November 21, 2019

HVWG Poetry Contest Winners Reading, November 16

& annual members’ meeting held at the Albany Public Library, Washington Ave. branch. When I saw the list of winners & “Honorable Mentions” I was pleased to see the names of poets with whose work I was familiar, others who I knew by name but was not familiar with their work, even one whose name was new to me — & found out I had heard her work many years ago.

The reading, & meeting, was moderated by HVWG president Faith Green. Each reader read their honored poem & 3 or 4 others, giving us a brief look at their work.

The first up was Deyva Arthur who began with her poem “The Sandpiper’s Eggs” which won an honorable mention. There is a surprising photo on her Facebook page of sandpiper eggs deposited in a crack in a tennis court. The other poems were titled “Grandma Rocks Baby,” the ironic “Thank God for Capitalism,” & “Night Drive.” Although I knew of Deyva both as a writer & an activist (& a Facebook friend) this was the first time I can recall hearing her poems, & I hope to hear more from her.

I know the next reader, Mary Kathryn Jablonski, much better, having published her chapbook To the Husband I Have Not Yet Met back in 2008 (A.P.D.); she is also a visual artist & collaborates with film-maker Laura Frare on video poems. Her latest book is Sugar Maker Moon from Dos Madres Press. She read 4 ekphrastic poems, beginning with “On Having Borrowed a Diebenkorn from the University Museum” which won an honorable mention. She also read “The Woodland Path,” “Postcard Divorced of Meaning,” & one inspired by reading Sy Montgomery’s book The Soul of an Octopus; interestingly enough, 2 other readers reference Mary Kathryn’s poem in their remarks on their poems.

The third Honorable Mention read was by Margaret McGowan, whom I thought I’d never heard of before, but that’s because when she was reading at the open mics here in the 1990s she was Margaret Smalec. Her honored poem was titled “Hush,” about walking to escape the tensions & pressures around her. The poem “Passage” was about where she was “from” while “Ancestors” took a different, made-up approach. “More” was inspired by a poem she had read, & one about a flood “Hoping that Would Sleep.”  Another new/old poet who I hope to see at an open mic soon.

Karen Schoemer’s 3rd prize poem was about her daughter in the hospital “Happy Clown.” Her other poems also referenced her daughter, “Stopping by the Brooklyn Botanical Garden on a Saturday Afternoon,” the pantoum “The Night Hospital,” & the villanelle beginning “What if the wind…” Karen has read at a number of the poetry venues in the area, including at the Third Thursday Poetry Night at the Social Justice Center.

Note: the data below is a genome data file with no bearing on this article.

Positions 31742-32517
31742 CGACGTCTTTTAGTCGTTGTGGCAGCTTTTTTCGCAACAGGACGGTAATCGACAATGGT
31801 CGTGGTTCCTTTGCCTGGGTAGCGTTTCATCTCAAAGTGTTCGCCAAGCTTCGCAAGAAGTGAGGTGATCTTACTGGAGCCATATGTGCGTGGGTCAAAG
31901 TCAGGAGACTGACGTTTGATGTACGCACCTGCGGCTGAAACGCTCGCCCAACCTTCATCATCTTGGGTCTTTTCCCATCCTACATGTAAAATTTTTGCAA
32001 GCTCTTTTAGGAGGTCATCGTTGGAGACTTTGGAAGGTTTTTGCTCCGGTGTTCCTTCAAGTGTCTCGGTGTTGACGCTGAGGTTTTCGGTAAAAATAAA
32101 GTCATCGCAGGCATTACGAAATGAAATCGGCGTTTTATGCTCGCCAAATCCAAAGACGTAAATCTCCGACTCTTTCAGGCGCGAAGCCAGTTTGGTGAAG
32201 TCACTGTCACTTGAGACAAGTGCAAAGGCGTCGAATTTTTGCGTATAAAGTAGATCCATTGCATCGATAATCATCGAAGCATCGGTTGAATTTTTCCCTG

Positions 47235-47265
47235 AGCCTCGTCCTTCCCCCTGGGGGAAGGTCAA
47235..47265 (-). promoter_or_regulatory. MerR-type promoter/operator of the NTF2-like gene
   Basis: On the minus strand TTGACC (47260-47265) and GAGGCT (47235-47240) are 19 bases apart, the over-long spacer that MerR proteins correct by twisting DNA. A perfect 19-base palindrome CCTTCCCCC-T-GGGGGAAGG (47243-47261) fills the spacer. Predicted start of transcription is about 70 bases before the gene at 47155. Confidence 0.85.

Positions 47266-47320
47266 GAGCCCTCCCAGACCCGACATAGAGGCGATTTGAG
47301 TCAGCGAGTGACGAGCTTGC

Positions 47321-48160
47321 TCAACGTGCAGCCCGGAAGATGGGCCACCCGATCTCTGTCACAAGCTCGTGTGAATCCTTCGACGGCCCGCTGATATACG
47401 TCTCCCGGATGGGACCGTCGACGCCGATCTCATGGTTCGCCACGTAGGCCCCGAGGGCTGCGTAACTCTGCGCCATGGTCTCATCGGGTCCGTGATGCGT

At this point there was a short break to peruse the book-swap table & buy raffle tickets, then the drawing for the 3 prizes. I won a HVWG tote bag with an eclectic bunch of books — a novel, poetry, some non-fiction, including a wonderful translation of the Tao Te Ching by Prof. Victor Mair, who my daughter Madeleine studied under at UPenn.

Back to the reading, with G.E. Reed (whom I know as Guy Reed) who won 2nd place with his poem “Apples” about his daughter, which he read last. He read a couple poems from his collaborative chapbook with Cheryl A. Rice Until the Words Came (Post Traumatic Press), from which they read in this Summer’s Poets in the Park, today the poems “Born Late” & “Why I Don’t Write Like Frank O’Hara.” He also read “Seeing the Starry Night” & a 3 stanza pantoum about a train “Ghosts.” He pointed out that this is the first contest he entered as “G.E. Reed” & hopes that winning 2nd place was a good omen.

The final reader was the 1st place winner Paul Lamar. Although I knew his name from various arts & literary contexts, including a series of workshops & talks on Albany history, I had never met him or heard his poetry. He said his reading was about “people who were important to me,” including his mother whom he wrote about in the winning poem “Eulogy.” Others were a friend from 4th grade, “My Luck,” a time of discovery about who he really was, in a similar vein “An Apology to my Clarinet Teacher,” & a couple of poems referencing time spent with his granddaughter “Opus 90, Early Morning” (with a nod to Brahms), & “The Arborist."  Perhaps we can coax him out to an open mic sometime.

In addition to the marvelous reading there was a brief meeting, with a membership report, treasurer’s report, & an appeal for folks to join the Board to keep the Guild’s work going. For more information about the Guild visit the website

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